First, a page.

Sharp GF-777 “Searcher.” THF177382 Sharp “Searcher” GF-777 The Sharp “Searcher” GF-777 is an exercise in excess. Often referred to as the “king of the boomboxes,” it was also one of the largest ever produced. Weighing thirty pounds (minus ten D-cell batteries) and measuring over one foot tall and two feet wide, it took a certain amount of lifestyle commitment to carry this device around a city.
The Searcher played a key part in the performance and representation of hip-hop music. Its six speakers include four woofers individually tuned for optimal bass transmission and amplitude. It appeared in a photograph on the back cover of the first Run-DMC album, found its way into several music videos, and was photographed alongside breakdancing crews.
Many people used this boombox as an affordable personal recording studio. Two high quality tape decks opened the possibility for people to create “pause tapes” – a way of creating looped beats through queuing, recording, rewinding, and repeating a short phrase of music. A microphone input and an onboard echo effect meant people could rap or sing over top of music backing tracks.
Much like Thomas Edison’s phonograph, the boombox came full circle, allowing people to record and play back music for public and communal consumption. And while they may not mesh with our ideas of what a “mobile” device is in our age of smartphones and streaming services, their reach permeated popular culture in the 1970s well into the 1990s. Sometimes acting as portable sound systems, sometimes used as affordable personal recording studios—carrying a boombox through the streets (wherever you happened to live) was as much a fashion statement and lifestyle choice as it was a celebration of music and social technology.
Kristen Gallerneaux is Curator of Communications and Information Technology at The Henry Ford.
Henry Ford used wireless radio to communicate within Ford Motor Company (FMC) starting after October 1, 1919. This revolutionary new means of communication captured Ford’s interest because it allowed him to transmit messages within his vast operation. By August 1920, he could convey directions from his yacht to administrators in FMC offices and production facilities in Dearborn and Northville, Michigan. By February 1922, Ford’s railroad offices and the plant in Flat Rock, Michigan were connected, and by 1925, the radio transmission equipment was on Ford’s Great Lake bulk haulers and ocean-going vessels. Historian David L. Lewis claimed that “Ford led all others in the use of intracompany radio communications” (The Public Image of Henry Ford, 311).
Ford Motor Company also used radio transmissions to reach external audiences through promotional campaigns. During 1922, FMC sales branches delivered a series of expositions that featured Ford automobiles and Fordson tractors. An article in Motor Age (August 10, 1922) described highlights of the four-month tour of western Oregon:
“The days are given over to field demonstrations of tractors, plows and implements, while at night a radio outfit that brings in the concerts from the distant cities and motion pictures from the Ford plant, keep an intensely interested crowd on the grounds until the Delco Light shuts down for the night.”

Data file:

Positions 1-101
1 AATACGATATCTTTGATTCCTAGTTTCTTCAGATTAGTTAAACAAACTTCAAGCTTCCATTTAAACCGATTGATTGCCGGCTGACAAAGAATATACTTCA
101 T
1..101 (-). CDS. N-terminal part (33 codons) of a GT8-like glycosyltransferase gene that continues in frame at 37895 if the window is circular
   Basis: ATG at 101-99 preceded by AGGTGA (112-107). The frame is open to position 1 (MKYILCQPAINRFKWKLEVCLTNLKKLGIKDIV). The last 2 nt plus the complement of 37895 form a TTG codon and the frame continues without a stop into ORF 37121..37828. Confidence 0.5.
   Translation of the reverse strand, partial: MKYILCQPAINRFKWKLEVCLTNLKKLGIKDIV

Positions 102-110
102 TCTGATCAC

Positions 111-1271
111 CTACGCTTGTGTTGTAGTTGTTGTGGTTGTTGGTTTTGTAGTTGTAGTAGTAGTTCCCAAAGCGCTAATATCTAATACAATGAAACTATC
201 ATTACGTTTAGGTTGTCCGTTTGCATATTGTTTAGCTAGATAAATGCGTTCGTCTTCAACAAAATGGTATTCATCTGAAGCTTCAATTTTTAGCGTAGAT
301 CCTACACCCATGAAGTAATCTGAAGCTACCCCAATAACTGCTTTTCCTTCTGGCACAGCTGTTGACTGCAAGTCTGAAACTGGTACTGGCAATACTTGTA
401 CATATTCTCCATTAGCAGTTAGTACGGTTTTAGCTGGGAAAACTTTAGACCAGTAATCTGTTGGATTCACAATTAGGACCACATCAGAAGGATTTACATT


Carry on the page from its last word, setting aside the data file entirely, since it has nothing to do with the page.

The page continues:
The Ford Radio and Film crew that broadcast to the Oregon crowds traveled in a well-marked vehicle, taking every opportunity available to inform passers-by of Ford’s investment in the new technology – radio – and the utility of new FMC products. Ray Johnson, who participated in the tour, recalled that he drove a vehicle during the day and then played dance music in the evenings as a member of the three-piece orchestra, “Sam Ness and his Royal Ragadours.”
Ford and Fordson Power Exposition Caravan and Radio Truck, Seaside, Oregon, 1922 . THF134998
In 1922, Intra-Ford transmissions began making public broadcasts over the Dearborn’s KDEN station (call letters WWI) at 250-watts of power, which carried a range of approximately 360 meters. The radio station building and transmission towers were located behind the Ford Engineering Laboratory, completed in 1924 at the intersection of Beech Street and Oakwood Boulevard in Dearborn.
Ford Motor Company Radio Station WWI, Dearborn, Michigan, March 1925. THF134748
Staff at the station, conveying intracompany information and compiled content for the public show which aired on Wednesday evenings.
Ford Motor Company Radio Station WWI, Dearborn, Michigan, August 1924. THF134754
The station did not grow because Ford did not want to join new radio networks. He discontinued broadcasting on WWI in early February 1926 (The Public Image of Henry Ford, 179).
Ford did not discontinue his intracompany radio communications. FMC used radio-telegraph means to communicate between the head office in Dearborn and remote locations, including, Fordlandia, a 2.5-million-acre plantation that Ford purchased in 1927 and that he planned to turn into a source of raw rubber to ease dependency on British colonies regulated by British trade policy.
Brazil and other countries in the Amazon of South American provided natural rubber to the world until the early twentieth century. The demand for tires for automobiles increased so quickly that South American harvests could not satisfy demand. Industrialists sought new sources. During the 1870s, a British man smuggled seeds out of Brazil, and by the late 1880s, British colonies, especially Ceylon (today Sri Lanka) and Malaysia, began producing natural rubber. Inexpensive labor, plus a climate suitable for production, and a growing number of trees created a viable replacement source for Brazilian rubber.